Hot off the heels of B.C.’s largest earthquake drill, ShakeOut, UVic announced that its Ocean Networks Canada (ONC) program just completed its installation of early warning underwater earthquake sensors.
ONC is a University of Victoria initiative that monitors the waters off both the west and east coast of Canada, and the Arctic.
The ONC gives real-time data to researchers across the country, and now with the installation of early warning earthquake sensors complete, it will help alert authorities and add to public safety measures.
“Ocean Networks Canada’s earthquake early warning technology has the potential to provide the time needed to take critical, life-saving actions—like Drop, Cover and Hold On—before the shaking starts,” says Dave Cockle, president of the BC Earthquake Alliance and Oak Bay fire department chief.
The system will be able to send a warning of roughly twenty seconds to two minutes in the event of a major earthquake. Two minutes may not seem like much, but it could give enough time for people to find cover, to stop a delicate medical surgery, to slow trains and transit, and more.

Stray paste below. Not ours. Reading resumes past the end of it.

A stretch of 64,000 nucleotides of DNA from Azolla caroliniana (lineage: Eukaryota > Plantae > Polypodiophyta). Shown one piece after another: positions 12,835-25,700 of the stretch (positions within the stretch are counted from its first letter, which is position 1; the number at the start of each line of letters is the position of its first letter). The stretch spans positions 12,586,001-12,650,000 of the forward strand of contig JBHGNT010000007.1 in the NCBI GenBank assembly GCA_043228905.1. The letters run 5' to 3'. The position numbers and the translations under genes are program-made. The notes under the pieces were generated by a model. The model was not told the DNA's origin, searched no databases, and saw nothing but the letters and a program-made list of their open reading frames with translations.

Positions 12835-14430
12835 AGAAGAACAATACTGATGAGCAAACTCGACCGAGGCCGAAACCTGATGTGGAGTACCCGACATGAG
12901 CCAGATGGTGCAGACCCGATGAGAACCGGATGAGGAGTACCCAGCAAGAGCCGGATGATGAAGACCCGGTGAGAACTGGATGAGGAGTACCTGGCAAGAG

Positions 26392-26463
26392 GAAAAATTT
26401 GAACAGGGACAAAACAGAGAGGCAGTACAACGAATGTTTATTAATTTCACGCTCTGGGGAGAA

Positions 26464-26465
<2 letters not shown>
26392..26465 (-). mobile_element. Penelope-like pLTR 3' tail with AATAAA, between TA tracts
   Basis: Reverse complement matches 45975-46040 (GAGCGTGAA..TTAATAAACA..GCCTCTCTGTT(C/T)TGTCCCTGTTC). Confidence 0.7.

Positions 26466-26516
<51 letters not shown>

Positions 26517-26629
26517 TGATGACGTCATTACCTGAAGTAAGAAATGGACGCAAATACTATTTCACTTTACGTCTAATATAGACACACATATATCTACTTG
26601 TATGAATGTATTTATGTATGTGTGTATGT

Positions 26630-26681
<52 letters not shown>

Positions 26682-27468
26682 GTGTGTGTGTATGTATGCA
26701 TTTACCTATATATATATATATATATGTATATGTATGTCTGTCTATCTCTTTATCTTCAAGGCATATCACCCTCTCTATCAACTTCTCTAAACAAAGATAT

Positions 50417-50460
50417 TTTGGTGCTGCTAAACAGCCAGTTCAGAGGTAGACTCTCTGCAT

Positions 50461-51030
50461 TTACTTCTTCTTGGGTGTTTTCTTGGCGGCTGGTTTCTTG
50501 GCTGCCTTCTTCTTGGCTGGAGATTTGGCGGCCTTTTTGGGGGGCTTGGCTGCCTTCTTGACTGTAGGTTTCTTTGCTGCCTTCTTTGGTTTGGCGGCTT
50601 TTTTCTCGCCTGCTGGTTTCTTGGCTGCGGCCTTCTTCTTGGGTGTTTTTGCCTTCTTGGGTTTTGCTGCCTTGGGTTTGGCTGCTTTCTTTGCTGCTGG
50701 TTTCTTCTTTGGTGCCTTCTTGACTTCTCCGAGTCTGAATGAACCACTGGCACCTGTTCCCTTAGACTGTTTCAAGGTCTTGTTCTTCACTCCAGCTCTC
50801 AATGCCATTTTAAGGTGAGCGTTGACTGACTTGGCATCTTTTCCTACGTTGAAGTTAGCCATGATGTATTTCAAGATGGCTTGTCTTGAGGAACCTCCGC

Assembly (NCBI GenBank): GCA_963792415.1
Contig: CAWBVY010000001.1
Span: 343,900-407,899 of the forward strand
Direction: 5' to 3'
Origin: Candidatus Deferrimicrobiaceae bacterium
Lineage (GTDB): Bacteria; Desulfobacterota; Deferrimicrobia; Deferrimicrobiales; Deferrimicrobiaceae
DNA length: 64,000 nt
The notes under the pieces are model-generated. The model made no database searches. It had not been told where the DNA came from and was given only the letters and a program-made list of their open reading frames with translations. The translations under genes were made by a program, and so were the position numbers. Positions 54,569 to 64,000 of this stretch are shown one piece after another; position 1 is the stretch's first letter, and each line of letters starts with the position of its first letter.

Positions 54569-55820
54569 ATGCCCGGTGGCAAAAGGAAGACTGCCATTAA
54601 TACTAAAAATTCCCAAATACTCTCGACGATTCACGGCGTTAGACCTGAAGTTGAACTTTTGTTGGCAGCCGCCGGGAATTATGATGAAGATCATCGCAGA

Like the recent ShakeOut B.C. Drill, the ONC will conduct a similar earthquake warning drill, and will simulate major earthquake procedures for the Canada Line transit system in Vancouver, which will involve steps like slowing down trains and stopping them at stations.
“A simulated exercise—as if responding to a megathrust earthquake affecting the Canada Line—will demonstrate how the network will help data end-users such as transit authorities respond to emergencies,” said UVic in a press release.
B.C. sits in the vulnerable Cascadia subduction zone, which stretches from here down to California. The subduction zone is capable of producing a 7+ magnitude megathrust earthquake in the region.
“ONC’s earthquake early warning system positions Canada and BC as a world leader in seismic and tsunami research and science,” said Teron Moore, ONC business analyst.